Jeremy C. Young is an assistant professor of history at Dixie State University and the author of “The Age of Charisma: Leaders, Followers, and Emotions in American Society, 1870-1940.”

Unlike President Trump, his predecessors used emotional appeals to advance a legislative agenda.  (Jonathan Ernst/Reuters)

Tuesday night, President Trump will descend upon Youngstown, Ohio, to hold the sixth rally of his presidency. If previous rallies are any indication, it will be a raucous campaign-style event, jammed full of adulating fans bursting with emotion. During his appearance in Cedar Rapids, Iowa, last month, audience members chanted “USA! USA! USA” and shouted, “We love you!” and “We got your back!”

Commentators have criticized Trump for holding these events, which closely resemble the rallies that defined his presidential campaign. “Donald Trump is addicted to campaign rallies,” wrote Jack Moore, because “he just wants to get in front of a crowd of people who still like him.” Many Americans have wondered: Is it normal for a president to stoke popular emotions this way?

Yes and no. Emotion has long created a shared language through which voters and politicians can link policy initiatives with popular will. Campaign rallies, too, have served as a key element of the democratic system for over a century — enabling politicians to promote their policy agendas and affording ordinary Americans a rare opportunity to engage directly with leaders.

Trump’s tactics aren’t new, but his agenda is. His emotional campaigning serves solely as a tool for self-aggrandizement, rather than fulfilling its historic function of channeling voter enthusiasm toward a particular legislative program. His rallies, which are notably about him and not about policies, raise deep concerns about a president who uses emotional politics to build a cult of personality rather than to pass laws.

Emotion wasn’t always a part of American politics. Before the 1880s, American presidential candidates didn’t even campaign during election season; doing so would have suggested both an unseemly desperation for the job and a troubling willingness to cater to the whims of the multitude. When Republican nominee James Blaine went on a speaking tour during the 1884 campaign, critics accused him of trying to manipulate voters’ emotions.

In the late 19th century, however, the jarring transformation of the United States from a rural, farm-based nation to an urban, industrialized society left Americans feeling alienated and unmoored. Seeking meaning and purpose in their increasingly unsettled lives, many sought, for the first time, an emotional connection with their political leaders. Politicians responded by embracing a uniquely emotional style of public speaking that thrilled audiences and won leaders massive personal followings.

Perhaps the most successful speaker to embrace this “personal magnetism” was former Nebraska U.S. representative William Jennings Bryan, a three-time presidential nominee who achieved national prominence with a dazzling speech at the 1896 Democratic convention. Like Bernie Sanders today, Bryan used his narrow loss that year as a springboard for a nonstop series of speaking tours to promote his policy platform. Some observers were horrified by Bryan’s behavior. “Good government can never be, has never been, the offspring of hysterical screaming,” complained Louisville Courier-Journal editor Henry Watterson.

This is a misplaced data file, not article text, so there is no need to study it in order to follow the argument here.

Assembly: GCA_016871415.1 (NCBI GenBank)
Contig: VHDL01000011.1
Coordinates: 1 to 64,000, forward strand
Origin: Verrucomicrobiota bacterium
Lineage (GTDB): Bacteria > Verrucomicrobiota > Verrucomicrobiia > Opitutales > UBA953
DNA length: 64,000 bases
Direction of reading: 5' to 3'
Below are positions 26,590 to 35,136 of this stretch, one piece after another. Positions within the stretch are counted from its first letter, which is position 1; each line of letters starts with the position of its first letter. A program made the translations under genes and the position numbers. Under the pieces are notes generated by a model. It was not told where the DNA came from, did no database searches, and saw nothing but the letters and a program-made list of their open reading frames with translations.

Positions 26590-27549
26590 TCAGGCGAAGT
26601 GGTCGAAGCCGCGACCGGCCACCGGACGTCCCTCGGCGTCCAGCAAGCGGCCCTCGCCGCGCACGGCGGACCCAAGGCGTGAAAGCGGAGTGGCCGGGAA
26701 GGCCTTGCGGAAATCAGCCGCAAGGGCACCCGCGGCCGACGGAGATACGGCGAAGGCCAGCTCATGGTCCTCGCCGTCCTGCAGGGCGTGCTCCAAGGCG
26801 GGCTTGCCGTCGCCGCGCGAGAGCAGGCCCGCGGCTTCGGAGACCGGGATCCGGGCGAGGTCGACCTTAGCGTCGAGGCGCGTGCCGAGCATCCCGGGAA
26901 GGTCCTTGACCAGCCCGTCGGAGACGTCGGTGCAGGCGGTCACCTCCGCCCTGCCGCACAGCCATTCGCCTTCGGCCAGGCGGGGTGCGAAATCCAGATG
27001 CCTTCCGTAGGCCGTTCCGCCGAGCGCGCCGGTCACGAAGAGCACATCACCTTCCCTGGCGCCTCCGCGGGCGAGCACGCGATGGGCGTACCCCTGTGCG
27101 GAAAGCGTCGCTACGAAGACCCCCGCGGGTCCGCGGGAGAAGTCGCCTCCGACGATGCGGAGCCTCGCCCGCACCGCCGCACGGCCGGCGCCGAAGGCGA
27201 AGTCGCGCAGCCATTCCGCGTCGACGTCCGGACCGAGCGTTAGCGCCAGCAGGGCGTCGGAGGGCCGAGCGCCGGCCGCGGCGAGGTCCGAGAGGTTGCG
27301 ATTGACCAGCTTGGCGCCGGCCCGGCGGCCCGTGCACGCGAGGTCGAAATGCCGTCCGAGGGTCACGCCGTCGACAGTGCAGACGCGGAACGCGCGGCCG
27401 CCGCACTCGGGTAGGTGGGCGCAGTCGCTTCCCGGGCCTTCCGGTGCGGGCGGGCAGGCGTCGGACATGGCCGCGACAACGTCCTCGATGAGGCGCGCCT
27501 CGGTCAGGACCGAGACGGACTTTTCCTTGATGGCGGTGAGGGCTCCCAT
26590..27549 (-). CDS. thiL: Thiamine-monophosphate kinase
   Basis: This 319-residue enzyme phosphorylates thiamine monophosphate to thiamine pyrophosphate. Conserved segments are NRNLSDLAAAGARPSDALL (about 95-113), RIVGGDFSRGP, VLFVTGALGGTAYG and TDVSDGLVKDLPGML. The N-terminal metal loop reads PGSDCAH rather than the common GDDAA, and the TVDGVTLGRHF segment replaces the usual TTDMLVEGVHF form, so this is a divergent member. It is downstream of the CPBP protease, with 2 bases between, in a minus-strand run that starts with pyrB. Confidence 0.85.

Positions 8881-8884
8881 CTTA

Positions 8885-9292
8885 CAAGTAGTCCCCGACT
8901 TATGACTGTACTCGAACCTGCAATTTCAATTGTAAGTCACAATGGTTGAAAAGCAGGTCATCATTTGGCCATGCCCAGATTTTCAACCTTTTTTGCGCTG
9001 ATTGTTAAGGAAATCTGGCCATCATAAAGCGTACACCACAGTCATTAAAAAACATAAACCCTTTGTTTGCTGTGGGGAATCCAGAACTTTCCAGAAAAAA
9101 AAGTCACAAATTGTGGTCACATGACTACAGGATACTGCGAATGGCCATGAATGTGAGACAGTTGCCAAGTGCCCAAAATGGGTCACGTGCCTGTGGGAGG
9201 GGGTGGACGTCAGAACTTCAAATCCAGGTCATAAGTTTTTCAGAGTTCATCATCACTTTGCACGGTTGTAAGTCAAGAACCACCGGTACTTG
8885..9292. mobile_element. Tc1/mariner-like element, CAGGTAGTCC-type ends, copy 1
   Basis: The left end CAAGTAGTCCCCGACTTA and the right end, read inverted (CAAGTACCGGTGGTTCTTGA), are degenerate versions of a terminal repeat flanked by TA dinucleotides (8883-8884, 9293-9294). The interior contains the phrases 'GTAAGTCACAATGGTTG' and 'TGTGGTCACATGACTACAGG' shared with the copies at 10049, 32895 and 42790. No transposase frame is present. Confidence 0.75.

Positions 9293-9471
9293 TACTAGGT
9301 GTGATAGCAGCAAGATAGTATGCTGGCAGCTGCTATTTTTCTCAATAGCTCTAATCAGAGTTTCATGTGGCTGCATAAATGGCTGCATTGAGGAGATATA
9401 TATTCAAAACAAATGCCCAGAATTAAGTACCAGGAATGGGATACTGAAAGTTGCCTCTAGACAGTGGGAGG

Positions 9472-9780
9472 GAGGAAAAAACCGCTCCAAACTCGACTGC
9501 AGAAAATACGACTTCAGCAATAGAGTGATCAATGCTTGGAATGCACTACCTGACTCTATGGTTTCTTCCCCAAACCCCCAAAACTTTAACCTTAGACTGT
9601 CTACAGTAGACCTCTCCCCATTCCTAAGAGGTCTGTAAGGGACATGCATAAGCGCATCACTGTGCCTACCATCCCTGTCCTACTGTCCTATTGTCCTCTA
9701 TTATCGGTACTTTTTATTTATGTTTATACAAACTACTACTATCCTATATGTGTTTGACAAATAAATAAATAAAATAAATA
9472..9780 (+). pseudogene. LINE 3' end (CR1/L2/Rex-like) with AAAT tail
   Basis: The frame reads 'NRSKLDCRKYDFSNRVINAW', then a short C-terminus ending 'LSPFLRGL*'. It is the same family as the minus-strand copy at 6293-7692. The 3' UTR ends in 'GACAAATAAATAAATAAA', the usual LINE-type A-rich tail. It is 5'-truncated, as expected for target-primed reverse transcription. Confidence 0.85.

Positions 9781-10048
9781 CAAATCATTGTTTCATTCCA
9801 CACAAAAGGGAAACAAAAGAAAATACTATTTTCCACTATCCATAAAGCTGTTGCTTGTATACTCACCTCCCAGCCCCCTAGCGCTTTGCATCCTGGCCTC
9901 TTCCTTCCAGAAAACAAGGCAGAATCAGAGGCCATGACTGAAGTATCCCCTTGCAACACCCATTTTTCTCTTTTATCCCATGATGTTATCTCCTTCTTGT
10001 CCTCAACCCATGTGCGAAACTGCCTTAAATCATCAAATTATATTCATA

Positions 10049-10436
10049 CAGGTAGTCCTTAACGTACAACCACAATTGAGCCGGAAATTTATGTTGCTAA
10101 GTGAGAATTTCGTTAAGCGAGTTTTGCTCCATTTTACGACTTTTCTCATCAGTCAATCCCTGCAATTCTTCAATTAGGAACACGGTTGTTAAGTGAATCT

But emotional politics served a democratic purpose. In an age before pollsters and social media, rallies and speaking tours enabled politicians to gauge and shape popular opinion both on the campaign trail and while in office. For the first time, voters had a measure of direct influence over their leaders. “If you speak to the multitude and they do not respond,” Bryan urged his fellow candidates, “do not despise them, but rather examine what you have said. … Mankind deserves to be trusted.”

While the development of mass media made it much easier for politicians to communicate regularly with voters, it did not replace the emotional power cultivated at campaign rallies. As Jimmy Carter’s pollster Pat Caddell wrote in 1976, “Governing with public approval requires a continuing political campaign.”

The democratic value of emotional politics lies in its ability to connect politicians with voters regarding shared issue concerns. Bryan’s rallies reshaped discussions about monetary policy, Woodrow Wilson went on a speaking tour to promote the Treaty of Versailles after World War I, and even Sanders has recently used his massive crowds to call attention to student loan debt and the minimum wage.

Trump’s rallies, however, have little to do with pending policy. In Cedar Rapids, Trump bragged about his accomplishments and ridiculed Democrats and the media, but spent little time promoting the health-care bill his party was desperately trying to pass; he spoke of future legislative proposals only briefly and in general terms. Behind him, in an ironic echo of George W. Bush’s infamous “Mission Accomplished” speech during the Iraq War, signs read, “Promises Made, Promises Kept” — suggesting Trump prefers empty declarations of victory to the hard work of policymaking.

Throughout American history, emotional politics has sat poised at the juncture between democracy and demagoguery. At their best, campaign-style rallies can refresh a president’s legitimacy by helping secure the consent of the governed for the policies he hopes to enact. But a president who uses them simply to stroke his own ego, who can’t be bothered to defend his own policies to the people he represents, demonstrates an alarming lack of interest in the democratic process.